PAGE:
Remember the optional tipping that makes up lenders’ whole return on investment? The Connecticut Department of Banking claims SoLo Funds engaged in shady practices with its tipping policy.
Some of the issues include:
- SoLo Funds uses social media data to assign lenders the SoLo score to decide which loans to fund.
- Lenders are required to pay the SoLo Tip, if offered, on behalf of the borrower.
- Both the tip to the lender and the SoLo tip are included in the finance charge. The order claims the APRs CT were thus between 43% and over 4,280% (although loan disclosures stated the APRs were 0%).
Co-founder Rodney Williams claims this is all “an example of the harsher spotlight regulators have been putting on fintech with unusual business models.” He said that borrowers’ costs decrease with each loan they receive. And he said that their typical borrower uses SoLo Funds four times per year, versus “cash advances,” which he says customers use 30 times per year.
Williams explains that because the tipping process is voluntary, it can skew the calculations of APR and that most users don’t pay the maximum in tips and donations.
How Do I Contact SoLo Funds?
SoLo Funds customer reviews paint a picture of a spotty customer service department at best. The only point of contact the company has provided is the email address [email protected]
On both the App Store and the Better Business Bureau site, quite a few customer reviews point out slow customer service response times and repayment issues.
Best Alternatives to SoLo Funds
If you’re looking to lend money via a peer-to-peer lending platform or you need to borrow funds, you might try one of these alternatives.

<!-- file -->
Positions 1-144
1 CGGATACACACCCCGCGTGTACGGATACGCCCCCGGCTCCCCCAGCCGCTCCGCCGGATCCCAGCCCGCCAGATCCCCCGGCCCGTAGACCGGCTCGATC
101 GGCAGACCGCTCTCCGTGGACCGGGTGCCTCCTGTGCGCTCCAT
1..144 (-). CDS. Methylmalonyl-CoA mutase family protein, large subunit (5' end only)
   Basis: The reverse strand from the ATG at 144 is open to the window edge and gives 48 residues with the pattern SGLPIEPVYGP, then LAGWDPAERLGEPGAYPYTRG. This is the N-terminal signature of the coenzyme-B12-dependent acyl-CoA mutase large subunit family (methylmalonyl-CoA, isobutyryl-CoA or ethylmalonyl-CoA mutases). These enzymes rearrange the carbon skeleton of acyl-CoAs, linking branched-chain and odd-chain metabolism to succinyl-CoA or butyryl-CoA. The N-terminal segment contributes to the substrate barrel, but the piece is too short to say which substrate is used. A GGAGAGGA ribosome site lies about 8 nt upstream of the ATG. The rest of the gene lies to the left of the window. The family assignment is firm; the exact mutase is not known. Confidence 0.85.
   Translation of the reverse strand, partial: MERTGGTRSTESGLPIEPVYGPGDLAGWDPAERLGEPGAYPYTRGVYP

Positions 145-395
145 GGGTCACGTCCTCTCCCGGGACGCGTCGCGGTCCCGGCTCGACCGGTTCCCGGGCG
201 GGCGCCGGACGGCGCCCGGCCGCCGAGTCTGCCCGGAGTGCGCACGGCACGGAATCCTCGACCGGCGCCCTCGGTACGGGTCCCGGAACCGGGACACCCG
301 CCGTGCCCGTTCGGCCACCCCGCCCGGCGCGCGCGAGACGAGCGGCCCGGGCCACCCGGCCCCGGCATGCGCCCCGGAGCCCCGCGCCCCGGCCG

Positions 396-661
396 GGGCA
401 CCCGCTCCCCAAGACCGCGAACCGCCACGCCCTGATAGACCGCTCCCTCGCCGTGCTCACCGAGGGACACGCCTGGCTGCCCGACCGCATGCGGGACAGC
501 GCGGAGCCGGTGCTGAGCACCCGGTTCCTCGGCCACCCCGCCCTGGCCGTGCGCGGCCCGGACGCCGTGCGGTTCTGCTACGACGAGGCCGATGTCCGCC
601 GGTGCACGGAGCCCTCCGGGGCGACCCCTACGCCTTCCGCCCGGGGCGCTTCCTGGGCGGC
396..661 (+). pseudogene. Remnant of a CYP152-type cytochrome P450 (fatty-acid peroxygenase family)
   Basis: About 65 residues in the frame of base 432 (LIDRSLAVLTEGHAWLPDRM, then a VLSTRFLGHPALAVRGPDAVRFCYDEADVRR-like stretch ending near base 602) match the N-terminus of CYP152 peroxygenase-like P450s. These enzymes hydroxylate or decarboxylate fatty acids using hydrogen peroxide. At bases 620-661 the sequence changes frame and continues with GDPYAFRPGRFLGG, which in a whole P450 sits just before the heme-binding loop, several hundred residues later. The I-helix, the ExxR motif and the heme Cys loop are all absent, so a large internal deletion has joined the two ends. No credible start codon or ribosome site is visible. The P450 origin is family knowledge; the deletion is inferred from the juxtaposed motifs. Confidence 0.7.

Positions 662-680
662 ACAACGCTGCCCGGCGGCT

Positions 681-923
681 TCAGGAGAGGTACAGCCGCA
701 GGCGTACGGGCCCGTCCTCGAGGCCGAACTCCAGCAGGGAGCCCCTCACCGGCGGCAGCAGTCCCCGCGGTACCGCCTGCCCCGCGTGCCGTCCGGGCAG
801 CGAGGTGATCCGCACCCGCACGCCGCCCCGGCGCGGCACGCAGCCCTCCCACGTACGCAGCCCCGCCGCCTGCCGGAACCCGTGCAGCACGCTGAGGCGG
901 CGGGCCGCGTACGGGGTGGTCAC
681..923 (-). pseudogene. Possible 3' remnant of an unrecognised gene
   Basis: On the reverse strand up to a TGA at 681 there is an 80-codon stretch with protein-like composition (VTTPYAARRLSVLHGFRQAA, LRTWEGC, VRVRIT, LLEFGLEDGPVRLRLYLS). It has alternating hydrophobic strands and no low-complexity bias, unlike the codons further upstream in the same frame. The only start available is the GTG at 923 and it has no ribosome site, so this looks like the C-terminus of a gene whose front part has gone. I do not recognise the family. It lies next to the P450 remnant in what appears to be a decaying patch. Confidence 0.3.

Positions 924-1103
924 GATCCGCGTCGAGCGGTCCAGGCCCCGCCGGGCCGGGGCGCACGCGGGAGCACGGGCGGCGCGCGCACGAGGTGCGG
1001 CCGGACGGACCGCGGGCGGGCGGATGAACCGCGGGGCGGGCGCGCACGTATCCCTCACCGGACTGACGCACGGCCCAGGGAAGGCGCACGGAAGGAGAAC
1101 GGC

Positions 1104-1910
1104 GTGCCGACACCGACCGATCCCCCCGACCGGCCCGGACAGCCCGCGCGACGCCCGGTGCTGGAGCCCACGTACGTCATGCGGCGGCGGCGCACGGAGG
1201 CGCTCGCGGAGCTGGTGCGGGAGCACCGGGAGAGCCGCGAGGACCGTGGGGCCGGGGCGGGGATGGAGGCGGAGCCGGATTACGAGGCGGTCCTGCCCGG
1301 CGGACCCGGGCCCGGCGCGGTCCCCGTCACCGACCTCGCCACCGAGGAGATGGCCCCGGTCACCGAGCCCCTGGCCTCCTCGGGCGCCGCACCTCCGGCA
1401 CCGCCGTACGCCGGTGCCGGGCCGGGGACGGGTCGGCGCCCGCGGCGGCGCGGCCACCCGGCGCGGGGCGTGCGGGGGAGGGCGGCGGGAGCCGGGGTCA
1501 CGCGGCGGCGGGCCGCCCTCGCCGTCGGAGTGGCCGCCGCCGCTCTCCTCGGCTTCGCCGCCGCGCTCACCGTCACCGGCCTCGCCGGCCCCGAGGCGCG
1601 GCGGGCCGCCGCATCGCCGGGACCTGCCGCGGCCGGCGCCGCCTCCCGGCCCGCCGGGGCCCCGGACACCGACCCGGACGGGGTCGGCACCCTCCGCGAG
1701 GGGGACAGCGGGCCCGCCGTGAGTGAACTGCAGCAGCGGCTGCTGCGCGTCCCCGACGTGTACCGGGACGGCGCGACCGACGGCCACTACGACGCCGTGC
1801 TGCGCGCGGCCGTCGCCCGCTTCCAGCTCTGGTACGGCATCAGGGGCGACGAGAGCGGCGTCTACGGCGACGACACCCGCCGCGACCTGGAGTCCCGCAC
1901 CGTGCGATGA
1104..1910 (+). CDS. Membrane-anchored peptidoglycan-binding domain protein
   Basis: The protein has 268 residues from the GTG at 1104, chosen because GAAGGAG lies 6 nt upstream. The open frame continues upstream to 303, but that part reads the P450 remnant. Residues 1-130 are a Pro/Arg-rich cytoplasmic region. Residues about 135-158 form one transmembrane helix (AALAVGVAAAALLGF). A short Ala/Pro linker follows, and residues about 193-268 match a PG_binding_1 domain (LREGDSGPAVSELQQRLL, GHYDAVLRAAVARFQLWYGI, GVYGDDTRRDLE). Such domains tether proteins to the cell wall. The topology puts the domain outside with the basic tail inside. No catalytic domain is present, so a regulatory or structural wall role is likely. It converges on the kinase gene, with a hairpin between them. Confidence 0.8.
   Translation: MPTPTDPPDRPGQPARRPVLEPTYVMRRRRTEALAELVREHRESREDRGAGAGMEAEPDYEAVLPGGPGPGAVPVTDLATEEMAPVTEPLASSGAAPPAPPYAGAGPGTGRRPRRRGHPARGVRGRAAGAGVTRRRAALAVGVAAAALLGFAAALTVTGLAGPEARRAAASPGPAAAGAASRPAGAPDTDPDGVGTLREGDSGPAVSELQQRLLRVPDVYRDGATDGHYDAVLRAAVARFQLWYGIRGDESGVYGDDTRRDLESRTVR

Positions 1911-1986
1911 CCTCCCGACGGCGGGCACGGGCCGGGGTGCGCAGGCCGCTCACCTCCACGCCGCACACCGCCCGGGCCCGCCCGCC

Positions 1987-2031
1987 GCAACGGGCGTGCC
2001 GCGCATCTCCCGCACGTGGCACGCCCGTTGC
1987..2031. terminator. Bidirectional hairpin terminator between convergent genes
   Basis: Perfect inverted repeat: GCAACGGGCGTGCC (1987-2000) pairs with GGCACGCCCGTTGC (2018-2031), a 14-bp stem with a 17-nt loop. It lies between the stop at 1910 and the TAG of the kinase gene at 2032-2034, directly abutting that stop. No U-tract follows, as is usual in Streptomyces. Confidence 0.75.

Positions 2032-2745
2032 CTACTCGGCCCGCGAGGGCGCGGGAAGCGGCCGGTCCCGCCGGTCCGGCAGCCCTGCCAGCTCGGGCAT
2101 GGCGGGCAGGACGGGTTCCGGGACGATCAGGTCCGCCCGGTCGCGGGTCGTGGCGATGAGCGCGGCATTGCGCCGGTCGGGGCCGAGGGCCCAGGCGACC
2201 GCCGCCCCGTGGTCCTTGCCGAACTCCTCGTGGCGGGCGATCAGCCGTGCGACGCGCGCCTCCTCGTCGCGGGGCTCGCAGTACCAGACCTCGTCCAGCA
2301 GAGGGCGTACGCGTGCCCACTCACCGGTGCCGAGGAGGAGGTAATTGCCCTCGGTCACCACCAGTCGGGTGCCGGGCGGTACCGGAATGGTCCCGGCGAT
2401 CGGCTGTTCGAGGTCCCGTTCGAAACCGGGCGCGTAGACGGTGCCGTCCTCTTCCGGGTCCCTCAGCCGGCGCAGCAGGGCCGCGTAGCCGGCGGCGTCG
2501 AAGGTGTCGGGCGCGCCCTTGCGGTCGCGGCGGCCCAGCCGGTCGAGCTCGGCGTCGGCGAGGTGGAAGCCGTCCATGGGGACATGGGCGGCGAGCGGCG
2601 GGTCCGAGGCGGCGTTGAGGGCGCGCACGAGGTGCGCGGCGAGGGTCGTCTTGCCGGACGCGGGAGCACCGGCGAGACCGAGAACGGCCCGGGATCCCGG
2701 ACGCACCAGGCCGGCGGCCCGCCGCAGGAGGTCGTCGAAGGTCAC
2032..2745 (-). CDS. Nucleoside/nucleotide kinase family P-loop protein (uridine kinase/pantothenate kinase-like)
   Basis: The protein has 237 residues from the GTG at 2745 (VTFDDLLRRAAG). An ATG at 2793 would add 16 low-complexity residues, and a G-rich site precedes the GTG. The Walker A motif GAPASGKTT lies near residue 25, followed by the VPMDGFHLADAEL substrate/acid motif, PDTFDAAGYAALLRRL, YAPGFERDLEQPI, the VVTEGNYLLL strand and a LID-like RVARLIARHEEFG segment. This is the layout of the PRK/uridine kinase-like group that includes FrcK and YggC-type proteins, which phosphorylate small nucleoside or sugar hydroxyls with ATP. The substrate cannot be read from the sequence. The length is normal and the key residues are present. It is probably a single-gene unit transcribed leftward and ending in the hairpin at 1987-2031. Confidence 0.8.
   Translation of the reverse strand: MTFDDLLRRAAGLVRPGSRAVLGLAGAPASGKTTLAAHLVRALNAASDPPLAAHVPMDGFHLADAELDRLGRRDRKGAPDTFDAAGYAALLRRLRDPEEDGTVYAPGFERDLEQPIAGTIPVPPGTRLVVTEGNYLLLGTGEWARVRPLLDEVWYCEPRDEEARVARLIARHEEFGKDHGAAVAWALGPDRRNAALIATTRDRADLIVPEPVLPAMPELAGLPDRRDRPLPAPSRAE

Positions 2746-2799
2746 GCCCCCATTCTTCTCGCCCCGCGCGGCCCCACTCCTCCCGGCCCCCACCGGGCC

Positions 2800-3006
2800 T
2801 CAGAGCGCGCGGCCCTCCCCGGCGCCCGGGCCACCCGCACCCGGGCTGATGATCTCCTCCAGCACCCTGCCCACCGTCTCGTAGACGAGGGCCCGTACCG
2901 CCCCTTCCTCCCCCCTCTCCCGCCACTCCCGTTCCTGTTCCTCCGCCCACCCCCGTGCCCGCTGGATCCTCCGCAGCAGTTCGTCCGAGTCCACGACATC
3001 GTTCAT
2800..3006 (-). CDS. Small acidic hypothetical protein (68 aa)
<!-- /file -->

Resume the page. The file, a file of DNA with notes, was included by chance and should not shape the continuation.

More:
Prosper is a peer lending marketplace — the first of its kind in the U.S. Founded in 2005, Prosper says its funded more than 1.3 million loans totaling more than $22 billion. Loan amounts start at $2,000 and go up to $40,000.
Prosper includes an origination fee, check payment, late fee, and insufficient funds fee.
If star power means anything to you, check out Brigit which is backed by Kevin Durant and Ashton Kutcher. This app offers up to a $250 instant cash advance and has high ratings on both the Apple (4.8 stars) and Google app stores (4.6 stars).
Brigit charges $9.99 monthly to enable cash advances, which is, of course, not ideal. However, there’s no tipping involved, unlike with SoLo Funds, and Brigit can help users build their credit and save more money.
Overall, SoLo Funds does appear to be trying to fix some of the inequity in the financial system, which is admirable. For some borrowers, it’s worked well. And it does seem to be a better option than a payday loan, given the flexibility, speed and repayment terms for borrowers.
However, the poor customer reviews and questions about its practices from regulators are red flags. Steering clear until the company improves its track record may be the wisest course of action.